• 17. Chapter 3. Occupancy Classification. 303.1 Assembly Group A. Assembly Group A occupancy includes, among others, the use of a building or structure, or a portion thereof, for the gathering together of persons for purposes such as civic, social, or religious functions, recreation, food or drink consumption or awaiting transportation. A room or space used for assembly purposes by less than 50 persons and accessory to another occupancy shall be included as a part of that occu- pancy. Chapter 5. General Building Heights and Areas. 503.1 General. The height and area for buildings of different construction types shall be governed by the intended use of the building and shall not exceed the limits in Table 503 except as modified hereafter. Each part of a building included within the exterior wall or the exterior walls and firewalls where provided shall be permitted to be a separate building. TABLE 503. Allowable height and building areas. maximum height. 44’ maximum number of stories. 3 allowable area per floor. 14,000 sq. ft Chapter 6. Types of Construction. 602.1 General. Buildings and structures erected or to be erected, altered or extended in height or area shall be classified in one of the five construction types defied in Sections 602.2 through 602.5. The building elements shall have a fire-resistance rating not less than that specified in Table 601 and exterior walls shall have a fire-resistance rating not less than that specifired in Table 602. 602.3 Type III. Type III construction is that type of construction in which the exterior walls are of noncombustible materials and the interior building elements are of any material permitted by this code. TABLE 601. Fire-resistance rating requirements for building elements. [hours] Structural frame. including columns, girders, and trusses Bearing Walls. exterior interior Nonbearing Walls and Partitions. Interior Floor Construction. Including supporting beams and joists. Roof Construction. Including supporting beams and joists. Chapter 10: Means of Egress. 1003.2 Ceiling Height. The means of egress shall have a ceiling height of not less than 7 feet. inter national building code 2003WILLIAM M. COLMERvisitors center and park headquarters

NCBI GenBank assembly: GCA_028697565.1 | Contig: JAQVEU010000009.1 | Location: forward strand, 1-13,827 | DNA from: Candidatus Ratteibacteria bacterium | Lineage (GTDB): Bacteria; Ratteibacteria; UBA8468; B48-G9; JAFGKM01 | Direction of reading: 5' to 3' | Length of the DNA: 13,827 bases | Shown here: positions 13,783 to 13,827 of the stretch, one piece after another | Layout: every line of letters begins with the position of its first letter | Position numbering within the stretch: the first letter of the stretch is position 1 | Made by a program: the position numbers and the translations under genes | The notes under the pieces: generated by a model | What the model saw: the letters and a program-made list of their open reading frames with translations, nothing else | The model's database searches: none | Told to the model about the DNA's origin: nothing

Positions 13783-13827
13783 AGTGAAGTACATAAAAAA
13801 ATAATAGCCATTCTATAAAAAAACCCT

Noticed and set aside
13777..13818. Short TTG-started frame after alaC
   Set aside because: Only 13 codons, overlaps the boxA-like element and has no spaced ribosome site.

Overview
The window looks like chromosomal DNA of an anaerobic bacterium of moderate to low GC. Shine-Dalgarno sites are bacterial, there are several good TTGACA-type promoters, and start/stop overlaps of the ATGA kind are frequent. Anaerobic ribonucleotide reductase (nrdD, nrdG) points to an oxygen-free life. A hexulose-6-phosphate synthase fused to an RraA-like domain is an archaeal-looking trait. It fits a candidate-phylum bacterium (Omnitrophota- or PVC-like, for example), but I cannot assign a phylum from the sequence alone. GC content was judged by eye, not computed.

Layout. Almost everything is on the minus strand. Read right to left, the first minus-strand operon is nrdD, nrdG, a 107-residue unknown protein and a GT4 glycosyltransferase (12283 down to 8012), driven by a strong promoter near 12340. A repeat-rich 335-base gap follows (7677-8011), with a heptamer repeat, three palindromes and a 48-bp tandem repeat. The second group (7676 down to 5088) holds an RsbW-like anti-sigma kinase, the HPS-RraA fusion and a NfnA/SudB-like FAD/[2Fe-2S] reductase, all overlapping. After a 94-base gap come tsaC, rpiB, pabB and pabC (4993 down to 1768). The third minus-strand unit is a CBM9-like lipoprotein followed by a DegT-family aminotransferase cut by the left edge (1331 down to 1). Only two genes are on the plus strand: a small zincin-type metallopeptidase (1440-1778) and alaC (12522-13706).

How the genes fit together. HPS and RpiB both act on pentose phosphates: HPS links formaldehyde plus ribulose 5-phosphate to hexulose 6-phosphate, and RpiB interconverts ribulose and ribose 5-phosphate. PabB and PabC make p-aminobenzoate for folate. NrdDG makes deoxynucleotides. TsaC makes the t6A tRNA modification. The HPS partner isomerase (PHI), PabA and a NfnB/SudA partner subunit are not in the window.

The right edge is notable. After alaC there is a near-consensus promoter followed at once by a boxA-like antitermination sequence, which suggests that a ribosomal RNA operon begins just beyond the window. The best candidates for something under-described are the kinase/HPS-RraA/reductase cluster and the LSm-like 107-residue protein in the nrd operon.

• 18. 1003.6 Means of Egress Continuity. The path of egress travel along a means ofegress shall not be interrupted by any building element other than a means of egress component as specified in this chapter. Obstructions shall not beplaced in the required width of a means of egress except projectionspermitted by this chapter. The required capacity of a means of egresssystem shall not be diminished along the path of egress travel. 1004.1 Design Occupant Load. In determining means of egress requirements,the number of occupants for whom means of egress facilities shall be provided shall be established by the largest number computed in accordance with sections 1004.1.1 through 1004.1.3.1004.1.2. Number by Table 1004.1.2. The number of occupants computed at therate of one occupant per unit of area as prescribed in Table 1004.1.2.Table 1004.1.2. Maximum Floor area allowances per occupantAssembly without fixed seats. concentrated 7 sq. ft. [net]1005.1 Minimum required egress width. The means of egress width shall not beless than required by this section. The total width of means of egress ininches shall not be less than the total occupant load served by the means of egress mutliplied by the factors in Table 1005.1 and not less thanspecified elsewhere in this code. Multiple means of egress shall be sized suchthat the loss of any one means of egress shall not reduce the available capacity to less than 50 percent of the required capacity. Themaximum capacity required from any story of a building shall be maintainedto the temrination of the means of egress. Table 1005.1. Egress width per occupant served 0.2”1015.1 Travel Distance Limitations. Exits shall be so located on each story such that the maximum length of exit access travel, measured from the most remote point within a story to the entrance to an exit along the natural and unobstructed path of egress travel, shall not exced the distances given in Table 1015.1.Table 1015.1. Exit access travel distance. Occupancy A with sprinkler system 250’1016.1. Construction. Corridors shall be fire-resistance rated in accordancewith table 06.. Table 1016.1. Corridor fire-resistance rating [hours]Occupancy A with sprinkler system 01016.2 Corridor Width. The minimum corridor width shall be determined inSection 1005.1, but not less than 44”.1018.1 Minimum number of exits. All rooms and spaces within each story shall be provided with and have access to the minimum number of approved independent exits as required by Table 1018.1 based on the occupant load.Table 1018.1. Minimum number of exits Occupant load of -500 21019.1 Enclosures required. Interior exit stairways and interior exit ramps shall be enclosed with fire barriers. Exit enclosures shall have a fire-resistance rating of not less than hour where connecting less than four stories. An exit enclosure shall not be used for any purpose other than means of egress. CODE ANALYSIS 17